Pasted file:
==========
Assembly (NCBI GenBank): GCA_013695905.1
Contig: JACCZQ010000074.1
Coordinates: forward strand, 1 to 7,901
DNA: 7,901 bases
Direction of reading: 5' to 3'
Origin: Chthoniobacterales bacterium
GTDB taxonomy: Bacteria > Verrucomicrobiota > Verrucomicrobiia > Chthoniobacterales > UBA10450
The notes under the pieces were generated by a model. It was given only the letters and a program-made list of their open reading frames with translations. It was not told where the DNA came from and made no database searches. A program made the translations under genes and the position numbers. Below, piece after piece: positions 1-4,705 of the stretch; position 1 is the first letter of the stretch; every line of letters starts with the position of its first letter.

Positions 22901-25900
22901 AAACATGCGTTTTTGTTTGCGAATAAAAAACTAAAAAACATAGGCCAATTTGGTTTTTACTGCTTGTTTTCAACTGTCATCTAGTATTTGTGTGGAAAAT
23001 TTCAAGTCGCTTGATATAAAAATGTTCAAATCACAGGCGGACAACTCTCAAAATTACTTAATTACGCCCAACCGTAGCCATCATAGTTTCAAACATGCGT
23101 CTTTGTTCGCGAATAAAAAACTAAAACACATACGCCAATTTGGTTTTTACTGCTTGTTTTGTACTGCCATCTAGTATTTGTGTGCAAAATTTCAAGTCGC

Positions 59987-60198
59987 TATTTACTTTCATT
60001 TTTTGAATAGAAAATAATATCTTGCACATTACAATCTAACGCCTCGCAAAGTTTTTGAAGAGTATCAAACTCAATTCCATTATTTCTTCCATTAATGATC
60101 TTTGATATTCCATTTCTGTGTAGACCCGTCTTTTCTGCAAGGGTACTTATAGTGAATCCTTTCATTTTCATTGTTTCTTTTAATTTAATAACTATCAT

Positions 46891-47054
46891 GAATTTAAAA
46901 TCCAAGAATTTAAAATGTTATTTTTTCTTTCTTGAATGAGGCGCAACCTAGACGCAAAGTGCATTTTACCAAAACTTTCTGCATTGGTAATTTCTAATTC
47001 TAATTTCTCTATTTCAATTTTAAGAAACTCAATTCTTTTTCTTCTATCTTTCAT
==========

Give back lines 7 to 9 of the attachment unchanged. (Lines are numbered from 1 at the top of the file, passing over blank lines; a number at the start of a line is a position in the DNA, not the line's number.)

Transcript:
GTDB taxonomy: Bacteria > Verrucomicrobiota > Verrucomicrobiia > Chthoniobacterales > UBA10450
The notes under the pieces were generated by a model. It was given only the letters and a program-made list of their open reading frames with translations. It was not told where the DNA came from and made no database searches. A program made the translations under genes and the position numbers. Below, piece after piece: positions 1-4,705 of the stretch; position 1 is the first letter of the stretch; every line of letters starts with the position of its first letter.

Positions 22901-25900